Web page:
Generally, when the first word of an album’s title track is an aptly-blurted “fuck,” the response to what follows is going to be polarized. So in what could be seen as an anticipatory measure, surf punk trio The Frights settled on the self-aware, seemingly-appropriate title “You Are Going to Hate This” for both the track and their new album. However, The Frights’ fusion of upbeat surf punk with not-so-teenage lyrics creates just the opposite feel from what their self-aware title might suggest.
Listen: “You Are Going to Hate This” – The Frights
Comprised of guitarist Mikey Carnevale, bassist Richard Dotson, and drummer Marc Finn, The Frights originally formed as a joke to perform a one-off set in their hometown of San Diego. In one of those bizarre twists of fate that ended up working out, someone in the right place ended up liking them. They signed with Dangerbird Records last year and released their first full-length album, You Are Going to Hate This, last month. If that’s not proof enough that The Frights deserve to be in the surf punk scene, Zac Carper of FIDLAR, one of today’s biggest California punk outfits, helped the band produce You Are Going To Hate This. A pleasant surprise for a couple of guys who didn’t exactly plan on making it.
On the whole, You Are Going to Hate This is rough-around-the-edges without leaning too far into adolescence — something difficult to achieve in garage and surf punk. Plenty of reverb, heavy bass lines, and spaced-out semi-ironic concern abound. References to older rock-and-roll peek through, so much so that the band’s self-prescribed label of “dirty doo-wop” is the best way to describe the sound that sticks.
Nowhere on the album is this better demonstrated than in “You Are Going to Hate This.” Beginning with a quick guitar riff and simply-stated expletive, the song launches straight into an upbeat mix of bass and drums. Carnevale’s not-too-terribly concerned vocals match the tempo, and go on to document a relationship hovering between unaffected hook-up and actually dysfunctional. Rather than turn toward a more adolescent view of the relationship — if it can even be labeled as such — the importance is placed on the supposed disinterestedness of the opposite party, with refrains like “why can’t I be like you?” and “why can’t I be so cool?” being repeated throughout the song. Even lyrics that could be seen as more vulnerable (“My heart breaks at the drop of a dime/And I freak out when I lose my mind”) are cast as offhand when juxtaposed with the song’s quick riffs and opposing lyrics like “I need you when I need to fuck/But I talk to you and you don’t say much”). The ooooh-oooohs following each section hearken back to early rock n’ roll, giving the song an almost Buddy-Holly-or-Beach-Boys-gone-gritty feel.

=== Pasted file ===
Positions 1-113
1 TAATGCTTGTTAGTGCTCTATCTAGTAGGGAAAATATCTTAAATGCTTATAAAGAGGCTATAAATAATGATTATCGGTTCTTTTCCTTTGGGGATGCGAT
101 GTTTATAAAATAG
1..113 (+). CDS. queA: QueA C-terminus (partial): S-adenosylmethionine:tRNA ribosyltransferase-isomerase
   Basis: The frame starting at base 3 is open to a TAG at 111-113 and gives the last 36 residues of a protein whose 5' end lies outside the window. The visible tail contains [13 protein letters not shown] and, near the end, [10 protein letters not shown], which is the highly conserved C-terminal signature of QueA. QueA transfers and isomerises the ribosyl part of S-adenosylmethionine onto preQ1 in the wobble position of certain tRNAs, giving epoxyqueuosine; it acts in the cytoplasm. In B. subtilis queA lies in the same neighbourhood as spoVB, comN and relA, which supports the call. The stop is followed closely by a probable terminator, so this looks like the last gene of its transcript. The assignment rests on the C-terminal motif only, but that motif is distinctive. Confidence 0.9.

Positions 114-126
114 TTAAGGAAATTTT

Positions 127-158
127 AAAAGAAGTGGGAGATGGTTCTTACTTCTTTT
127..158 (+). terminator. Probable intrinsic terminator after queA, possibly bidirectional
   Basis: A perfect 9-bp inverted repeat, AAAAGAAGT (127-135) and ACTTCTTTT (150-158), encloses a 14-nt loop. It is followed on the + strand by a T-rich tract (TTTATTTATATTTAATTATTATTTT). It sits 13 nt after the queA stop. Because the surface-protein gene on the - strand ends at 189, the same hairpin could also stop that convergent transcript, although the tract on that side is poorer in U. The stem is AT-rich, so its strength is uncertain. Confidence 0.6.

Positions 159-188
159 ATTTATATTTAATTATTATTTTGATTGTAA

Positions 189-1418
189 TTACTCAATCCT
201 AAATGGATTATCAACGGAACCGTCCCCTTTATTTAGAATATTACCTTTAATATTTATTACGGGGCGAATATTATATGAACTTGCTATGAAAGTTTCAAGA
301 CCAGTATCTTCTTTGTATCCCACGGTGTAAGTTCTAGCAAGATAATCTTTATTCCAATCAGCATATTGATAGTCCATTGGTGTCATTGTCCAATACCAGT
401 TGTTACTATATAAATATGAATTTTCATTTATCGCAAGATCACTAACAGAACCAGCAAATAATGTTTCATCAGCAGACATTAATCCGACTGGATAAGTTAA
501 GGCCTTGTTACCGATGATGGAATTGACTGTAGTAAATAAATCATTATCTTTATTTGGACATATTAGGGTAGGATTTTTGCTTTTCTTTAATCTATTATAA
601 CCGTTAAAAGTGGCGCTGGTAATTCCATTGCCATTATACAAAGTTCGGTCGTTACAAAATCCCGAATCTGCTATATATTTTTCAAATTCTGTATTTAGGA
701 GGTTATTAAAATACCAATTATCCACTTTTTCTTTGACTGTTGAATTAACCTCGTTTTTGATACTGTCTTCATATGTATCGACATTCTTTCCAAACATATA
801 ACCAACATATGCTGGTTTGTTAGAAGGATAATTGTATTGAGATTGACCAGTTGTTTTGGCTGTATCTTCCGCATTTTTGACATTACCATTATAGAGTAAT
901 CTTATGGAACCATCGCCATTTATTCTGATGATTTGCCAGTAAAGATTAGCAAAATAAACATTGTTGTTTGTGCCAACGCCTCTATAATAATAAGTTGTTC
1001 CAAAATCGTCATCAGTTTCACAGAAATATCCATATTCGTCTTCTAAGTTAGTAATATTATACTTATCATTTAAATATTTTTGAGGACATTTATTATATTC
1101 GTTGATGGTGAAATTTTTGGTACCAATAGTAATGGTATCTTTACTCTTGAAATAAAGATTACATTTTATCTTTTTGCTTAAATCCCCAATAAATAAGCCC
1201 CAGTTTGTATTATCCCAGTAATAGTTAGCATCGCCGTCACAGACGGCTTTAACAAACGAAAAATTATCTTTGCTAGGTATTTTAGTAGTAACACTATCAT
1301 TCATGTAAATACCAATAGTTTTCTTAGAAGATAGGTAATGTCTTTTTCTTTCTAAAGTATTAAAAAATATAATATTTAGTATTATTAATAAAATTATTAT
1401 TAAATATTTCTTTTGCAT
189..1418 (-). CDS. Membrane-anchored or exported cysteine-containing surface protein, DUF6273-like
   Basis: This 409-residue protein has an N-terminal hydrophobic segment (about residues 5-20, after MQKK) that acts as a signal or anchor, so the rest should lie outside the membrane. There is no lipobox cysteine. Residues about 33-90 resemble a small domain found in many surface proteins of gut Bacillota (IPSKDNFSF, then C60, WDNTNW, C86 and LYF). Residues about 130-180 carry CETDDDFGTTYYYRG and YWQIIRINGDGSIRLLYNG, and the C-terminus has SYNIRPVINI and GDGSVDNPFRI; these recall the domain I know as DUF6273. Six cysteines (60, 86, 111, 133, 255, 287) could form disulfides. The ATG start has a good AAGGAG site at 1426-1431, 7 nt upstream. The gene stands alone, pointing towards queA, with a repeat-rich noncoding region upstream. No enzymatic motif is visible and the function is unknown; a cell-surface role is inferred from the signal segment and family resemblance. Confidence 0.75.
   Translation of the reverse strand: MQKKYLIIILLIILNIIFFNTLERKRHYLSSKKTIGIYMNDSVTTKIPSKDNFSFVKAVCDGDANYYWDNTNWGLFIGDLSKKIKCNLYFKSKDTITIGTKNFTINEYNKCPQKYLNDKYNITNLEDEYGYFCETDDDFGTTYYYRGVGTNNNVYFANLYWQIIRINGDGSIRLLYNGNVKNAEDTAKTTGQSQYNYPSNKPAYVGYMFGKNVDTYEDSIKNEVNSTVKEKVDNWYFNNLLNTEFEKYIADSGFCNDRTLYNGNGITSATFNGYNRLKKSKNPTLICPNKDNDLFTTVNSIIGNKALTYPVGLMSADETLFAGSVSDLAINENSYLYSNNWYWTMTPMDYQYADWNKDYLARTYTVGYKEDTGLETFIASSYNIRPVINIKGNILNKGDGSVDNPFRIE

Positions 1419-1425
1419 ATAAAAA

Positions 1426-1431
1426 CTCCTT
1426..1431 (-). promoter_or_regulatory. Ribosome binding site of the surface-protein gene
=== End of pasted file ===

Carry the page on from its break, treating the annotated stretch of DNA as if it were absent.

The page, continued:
My head shakes when I sleep too long and my
Mom cries when I sing this song
Why can’t I be like you
You say things that don’t make much sense
But the drugs you did or the money you spent
Why can’t I be so cool
And none of it feels manufactured. It’s simply a song documenting the way it is between the speaker and their not-so-significant other. No laments, whining, or anger — just a nonchalant observance mixed with a little bit of envy at the other party’s coolness. A surprisingly modern adult viewpoint, when taken with the genre The Frights operate in.
Even when paired with spidery riffs and spoken in a whisper, The Frights’ self-awareness comes off as carefree and offhand, so much so that it waters down lyrics like “I wrote this and it don’t mean shit.” Or, going off of the song’s title, perhaps that’s the truest lyric in the entire song. Whatever the status of The Frights’ self-critique, “You Are Going to Hate This” is something completely fresh from the emerging surf punk revolution.